Choosing an Oscar
Among aquarists, the Oscar is a popular species of fish kept for their size, easy maintenance and personality (yes-personality.) The scientific name of the Oscar is Astronotus ocellatus and refers to the eyespot markings on the back of the body. There are many different types of Oscars that vary in size and coloration. The Oscar is an Amazon native and can easily grow from 12-16″ in a home aquarium and live up to 15 years.
Oscars are easy to raise and feed. It is usually best to start small with one to four one-inch babies. The biggest consideration for the number of fish to house is tank size and filtration system. These fish thrive in most fresh water aquarium conditions, but like slightly warmer (76-80F) and slightly acidic (pH 6.5-7.5) water best. They grow very rapidly, will eat whenever food is offered, and produce more than the average amount of fish waste. A good filtration system, regular water changes and a large enough tank will help accommodate their size as they grow. It is not unusual to see an Oscar outgrow a 30-gallon tank in a year. Provide them with the biggest tank your budget and space will accommodate. Large Oscars often need tanks of 100-gallons or more. Oscars generally favor a tank that includes rock or rock ledges to make them feel safe and encourage breeding if that is your goal. They can be destructive, so make sure any rock formations you construct are secure so they don’t fall and hurt your fish.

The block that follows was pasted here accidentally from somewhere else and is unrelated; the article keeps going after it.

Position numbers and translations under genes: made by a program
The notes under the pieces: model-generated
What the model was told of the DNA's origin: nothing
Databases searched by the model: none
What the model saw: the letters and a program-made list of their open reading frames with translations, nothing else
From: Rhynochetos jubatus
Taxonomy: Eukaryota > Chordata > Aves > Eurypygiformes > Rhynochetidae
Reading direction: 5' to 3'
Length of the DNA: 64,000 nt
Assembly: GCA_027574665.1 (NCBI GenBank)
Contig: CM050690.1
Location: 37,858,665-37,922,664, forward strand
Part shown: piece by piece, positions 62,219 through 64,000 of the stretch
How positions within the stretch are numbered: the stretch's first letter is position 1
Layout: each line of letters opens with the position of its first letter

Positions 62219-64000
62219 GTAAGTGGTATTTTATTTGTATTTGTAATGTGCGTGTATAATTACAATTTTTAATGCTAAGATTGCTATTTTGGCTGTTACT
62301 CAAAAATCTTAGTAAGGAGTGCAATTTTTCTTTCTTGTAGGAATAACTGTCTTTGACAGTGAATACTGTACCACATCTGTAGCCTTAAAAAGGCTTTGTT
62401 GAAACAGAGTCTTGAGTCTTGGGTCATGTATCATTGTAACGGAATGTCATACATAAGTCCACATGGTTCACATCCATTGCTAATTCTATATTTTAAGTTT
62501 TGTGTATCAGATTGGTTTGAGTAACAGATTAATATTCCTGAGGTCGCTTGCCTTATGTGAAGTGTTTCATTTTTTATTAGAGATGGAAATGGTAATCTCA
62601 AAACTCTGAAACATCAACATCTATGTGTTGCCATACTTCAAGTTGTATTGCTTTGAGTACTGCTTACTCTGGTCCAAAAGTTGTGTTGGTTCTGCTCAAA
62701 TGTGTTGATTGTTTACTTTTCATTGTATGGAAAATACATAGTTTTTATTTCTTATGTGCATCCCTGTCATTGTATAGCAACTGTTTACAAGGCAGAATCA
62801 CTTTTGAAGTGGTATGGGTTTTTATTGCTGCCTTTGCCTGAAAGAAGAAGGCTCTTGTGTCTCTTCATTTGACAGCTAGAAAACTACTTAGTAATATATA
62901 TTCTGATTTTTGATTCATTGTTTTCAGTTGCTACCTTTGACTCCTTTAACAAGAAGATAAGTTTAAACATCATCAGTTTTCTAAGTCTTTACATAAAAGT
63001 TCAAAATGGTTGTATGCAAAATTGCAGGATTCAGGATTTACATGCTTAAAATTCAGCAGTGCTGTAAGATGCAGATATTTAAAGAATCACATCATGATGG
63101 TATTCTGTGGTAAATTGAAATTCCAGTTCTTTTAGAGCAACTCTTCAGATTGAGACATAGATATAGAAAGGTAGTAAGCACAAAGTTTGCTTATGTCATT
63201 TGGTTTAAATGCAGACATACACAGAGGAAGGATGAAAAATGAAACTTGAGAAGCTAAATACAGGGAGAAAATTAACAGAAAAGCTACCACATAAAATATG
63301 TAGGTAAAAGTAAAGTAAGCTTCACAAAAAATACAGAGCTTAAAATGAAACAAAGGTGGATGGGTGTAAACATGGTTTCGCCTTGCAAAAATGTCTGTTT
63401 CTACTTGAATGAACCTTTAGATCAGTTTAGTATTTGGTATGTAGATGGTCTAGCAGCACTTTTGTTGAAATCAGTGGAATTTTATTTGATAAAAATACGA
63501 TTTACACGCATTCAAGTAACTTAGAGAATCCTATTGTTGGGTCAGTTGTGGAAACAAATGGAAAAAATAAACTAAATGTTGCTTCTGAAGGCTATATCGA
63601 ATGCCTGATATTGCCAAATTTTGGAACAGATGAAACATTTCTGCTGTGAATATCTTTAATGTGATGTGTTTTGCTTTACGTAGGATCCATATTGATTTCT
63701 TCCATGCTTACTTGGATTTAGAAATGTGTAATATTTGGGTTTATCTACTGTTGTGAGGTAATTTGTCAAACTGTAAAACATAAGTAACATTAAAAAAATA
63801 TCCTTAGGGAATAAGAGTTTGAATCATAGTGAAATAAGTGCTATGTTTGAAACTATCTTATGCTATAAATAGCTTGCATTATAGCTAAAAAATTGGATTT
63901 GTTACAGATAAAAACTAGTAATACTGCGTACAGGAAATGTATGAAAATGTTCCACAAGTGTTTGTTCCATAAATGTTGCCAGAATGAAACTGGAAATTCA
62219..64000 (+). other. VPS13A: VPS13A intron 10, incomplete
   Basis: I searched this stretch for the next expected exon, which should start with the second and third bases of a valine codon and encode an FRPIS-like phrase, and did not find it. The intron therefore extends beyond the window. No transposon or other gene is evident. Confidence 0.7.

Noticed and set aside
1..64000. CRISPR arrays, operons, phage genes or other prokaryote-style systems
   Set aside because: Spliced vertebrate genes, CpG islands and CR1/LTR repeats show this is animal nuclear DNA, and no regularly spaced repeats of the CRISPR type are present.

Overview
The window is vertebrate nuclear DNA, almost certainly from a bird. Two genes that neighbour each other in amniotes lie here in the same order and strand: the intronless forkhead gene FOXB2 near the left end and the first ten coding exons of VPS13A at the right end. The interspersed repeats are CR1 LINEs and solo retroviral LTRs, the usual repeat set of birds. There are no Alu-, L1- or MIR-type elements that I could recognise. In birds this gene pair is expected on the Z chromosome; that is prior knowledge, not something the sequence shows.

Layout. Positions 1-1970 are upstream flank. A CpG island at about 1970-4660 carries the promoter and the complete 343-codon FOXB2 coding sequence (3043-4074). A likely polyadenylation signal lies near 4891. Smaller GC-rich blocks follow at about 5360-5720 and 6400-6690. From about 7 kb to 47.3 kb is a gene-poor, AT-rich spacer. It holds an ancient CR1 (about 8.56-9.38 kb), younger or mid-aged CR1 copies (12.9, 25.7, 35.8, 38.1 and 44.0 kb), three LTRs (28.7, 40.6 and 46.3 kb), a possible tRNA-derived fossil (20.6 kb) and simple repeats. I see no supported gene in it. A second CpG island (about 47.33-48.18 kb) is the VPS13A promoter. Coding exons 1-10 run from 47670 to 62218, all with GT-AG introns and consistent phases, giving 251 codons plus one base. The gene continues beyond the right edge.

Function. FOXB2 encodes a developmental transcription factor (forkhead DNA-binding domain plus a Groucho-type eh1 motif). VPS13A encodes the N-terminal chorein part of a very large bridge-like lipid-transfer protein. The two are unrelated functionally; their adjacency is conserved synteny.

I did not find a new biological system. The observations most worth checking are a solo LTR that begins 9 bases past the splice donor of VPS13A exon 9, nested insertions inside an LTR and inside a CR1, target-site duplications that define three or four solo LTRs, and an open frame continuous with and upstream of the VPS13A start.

In general, no one has problems getting an Oscar to eat. Their preference is live food, small fish earthworms, and brine shrimp for smaller babies. If you raise your fish from a small size, you should have no problems getting them to accept pelleted or flake food if you prefer. Larger adults raised on live fish do not always make the transition to prepared foods. Oscars also like small amount of beef heart as a treat. Provided they are not overfed, your Oscar should have a vigorous appetite and accept food readily. A sluggish fish not interested in food is most likely sick and needs to be evaluated for disease. Resist the temptation to feed your fish every time you visit the tank. They are beggars and always act as if they are hungry.
Overfeeding can cause too rapid a growth rate and lower water quality due to an overproduction of waste.
If you think your Oscars need company, select carefully. Any fish small enough to fit in an Oscar’s mouth will most likely be eaten. Although Oscars are large, they are generally peaceful and more aggressive fish can attack them and nip at fins or body. A few species to try include algae eaters, Texas Cichlid, Firemouths, Jack Dempseys and Convicts. Monitor any new tankmates carefully for signs that they are harassing or being harassed. Be prepared to move any fish not compatible to another tank.